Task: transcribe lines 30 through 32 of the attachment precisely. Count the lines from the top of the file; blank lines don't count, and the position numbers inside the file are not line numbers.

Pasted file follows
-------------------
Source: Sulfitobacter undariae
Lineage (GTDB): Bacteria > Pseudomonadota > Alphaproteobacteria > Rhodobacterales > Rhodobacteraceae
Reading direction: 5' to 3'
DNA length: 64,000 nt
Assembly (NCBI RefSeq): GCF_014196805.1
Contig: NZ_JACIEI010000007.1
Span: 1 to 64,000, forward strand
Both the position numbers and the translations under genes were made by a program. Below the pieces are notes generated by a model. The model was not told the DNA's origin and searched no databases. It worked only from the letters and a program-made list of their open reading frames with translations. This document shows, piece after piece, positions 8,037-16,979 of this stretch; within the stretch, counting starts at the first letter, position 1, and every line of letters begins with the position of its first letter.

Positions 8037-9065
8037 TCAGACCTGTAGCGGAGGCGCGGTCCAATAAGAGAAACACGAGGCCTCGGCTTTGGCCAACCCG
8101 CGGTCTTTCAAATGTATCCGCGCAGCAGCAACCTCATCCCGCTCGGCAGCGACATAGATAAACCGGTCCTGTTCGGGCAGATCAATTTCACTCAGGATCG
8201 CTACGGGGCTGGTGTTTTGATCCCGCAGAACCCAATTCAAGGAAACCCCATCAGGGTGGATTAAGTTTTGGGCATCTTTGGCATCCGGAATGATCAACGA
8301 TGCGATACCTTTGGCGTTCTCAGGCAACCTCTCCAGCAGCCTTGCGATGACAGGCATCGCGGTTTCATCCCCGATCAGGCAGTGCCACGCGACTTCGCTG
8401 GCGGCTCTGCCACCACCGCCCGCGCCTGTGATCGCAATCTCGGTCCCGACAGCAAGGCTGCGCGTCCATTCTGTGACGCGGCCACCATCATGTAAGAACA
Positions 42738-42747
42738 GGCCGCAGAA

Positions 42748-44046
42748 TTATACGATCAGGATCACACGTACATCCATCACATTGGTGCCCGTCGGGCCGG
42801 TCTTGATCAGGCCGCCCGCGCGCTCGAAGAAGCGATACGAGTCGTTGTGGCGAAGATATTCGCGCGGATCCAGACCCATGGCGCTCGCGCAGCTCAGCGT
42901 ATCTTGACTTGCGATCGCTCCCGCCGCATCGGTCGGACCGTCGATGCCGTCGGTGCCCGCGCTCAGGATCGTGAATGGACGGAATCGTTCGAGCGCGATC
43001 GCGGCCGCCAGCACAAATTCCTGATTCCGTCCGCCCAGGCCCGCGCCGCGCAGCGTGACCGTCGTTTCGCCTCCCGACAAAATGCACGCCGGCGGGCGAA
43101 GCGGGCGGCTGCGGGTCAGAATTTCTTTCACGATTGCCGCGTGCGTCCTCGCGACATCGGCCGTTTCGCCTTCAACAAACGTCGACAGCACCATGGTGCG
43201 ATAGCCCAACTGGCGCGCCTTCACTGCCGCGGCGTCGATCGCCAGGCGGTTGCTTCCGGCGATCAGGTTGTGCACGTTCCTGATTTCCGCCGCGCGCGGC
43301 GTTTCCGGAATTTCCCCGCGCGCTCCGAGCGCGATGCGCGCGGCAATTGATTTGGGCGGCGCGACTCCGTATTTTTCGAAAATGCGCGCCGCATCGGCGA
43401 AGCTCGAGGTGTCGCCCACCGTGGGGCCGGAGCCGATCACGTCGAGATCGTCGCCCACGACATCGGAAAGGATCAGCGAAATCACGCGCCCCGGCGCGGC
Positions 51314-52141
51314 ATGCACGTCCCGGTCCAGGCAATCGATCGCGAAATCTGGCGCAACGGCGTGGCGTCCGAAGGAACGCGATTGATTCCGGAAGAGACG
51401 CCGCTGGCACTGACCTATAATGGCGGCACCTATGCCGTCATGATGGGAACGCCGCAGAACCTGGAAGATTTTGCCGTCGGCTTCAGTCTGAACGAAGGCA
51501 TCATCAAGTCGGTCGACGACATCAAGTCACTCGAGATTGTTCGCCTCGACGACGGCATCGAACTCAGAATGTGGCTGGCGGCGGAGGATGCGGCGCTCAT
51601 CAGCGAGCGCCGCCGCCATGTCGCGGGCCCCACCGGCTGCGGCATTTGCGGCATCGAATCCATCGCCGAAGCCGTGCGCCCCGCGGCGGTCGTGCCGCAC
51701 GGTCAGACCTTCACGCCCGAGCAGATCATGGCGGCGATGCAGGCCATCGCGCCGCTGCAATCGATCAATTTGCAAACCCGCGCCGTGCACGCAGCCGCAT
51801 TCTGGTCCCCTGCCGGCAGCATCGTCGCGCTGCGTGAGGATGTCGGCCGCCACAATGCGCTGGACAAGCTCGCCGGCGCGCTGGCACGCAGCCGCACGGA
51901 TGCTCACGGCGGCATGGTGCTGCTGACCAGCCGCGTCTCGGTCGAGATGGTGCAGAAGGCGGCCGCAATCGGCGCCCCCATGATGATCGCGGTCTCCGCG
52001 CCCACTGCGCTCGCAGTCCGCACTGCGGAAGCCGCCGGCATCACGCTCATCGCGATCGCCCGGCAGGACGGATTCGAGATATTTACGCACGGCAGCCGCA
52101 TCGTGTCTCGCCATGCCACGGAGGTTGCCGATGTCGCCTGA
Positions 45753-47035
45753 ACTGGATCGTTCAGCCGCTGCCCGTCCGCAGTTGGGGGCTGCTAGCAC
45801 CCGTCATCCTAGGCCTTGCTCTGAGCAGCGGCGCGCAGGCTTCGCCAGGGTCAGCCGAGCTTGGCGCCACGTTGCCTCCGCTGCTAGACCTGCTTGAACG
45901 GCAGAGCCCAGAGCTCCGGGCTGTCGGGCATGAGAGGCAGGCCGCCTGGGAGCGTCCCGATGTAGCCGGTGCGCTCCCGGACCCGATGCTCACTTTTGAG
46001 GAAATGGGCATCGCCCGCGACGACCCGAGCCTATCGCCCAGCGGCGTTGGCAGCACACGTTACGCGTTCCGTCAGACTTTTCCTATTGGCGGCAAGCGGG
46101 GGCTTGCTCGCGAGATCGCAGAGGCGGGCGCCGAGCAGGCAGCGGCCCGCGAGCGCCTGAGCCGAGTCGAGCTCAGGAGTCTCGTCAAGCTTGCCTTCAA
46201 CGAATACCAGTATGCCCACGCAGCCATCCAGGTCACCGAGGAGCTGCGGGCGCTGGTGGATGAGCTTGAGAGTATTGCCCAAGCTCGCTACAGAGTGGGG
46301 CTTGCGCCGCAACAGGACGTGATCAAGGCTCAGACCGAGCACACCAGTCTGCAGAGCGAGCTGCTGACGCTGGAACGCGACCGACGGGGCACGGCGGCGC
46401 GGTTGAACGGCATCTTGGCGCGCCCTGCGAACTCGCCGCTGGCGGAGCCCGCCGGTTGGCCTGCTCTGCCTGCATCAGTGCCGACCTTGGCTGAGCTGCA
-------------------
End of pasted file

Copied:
51601 CAGCGAGCGCCGCCGCCATGTCGCGGGCCCCACCGGCTGCGGCATTTGCGGCATCGAATCCATCGCCGAAGCCGTGCGCCCCGCGGCGGTCGTGCCGCAC
51701 GGTCAGACCTTCACGCCCGAGCAGATCATGGCGGCGATGCAGGCCATCGCGCCGCTGCAATCGATCAATTTGCAAACCCGCGCCGTGCACGCAGCCGCAT
51801 TCTGGTCCCCTGCCGGCAGCATCGTCGCGCTGCGTGAGGATGTCGGCCGCCACAATGCGCTGGACAAGCTCGCCGGCGCGCTGGCACGCAGCCGCACGGA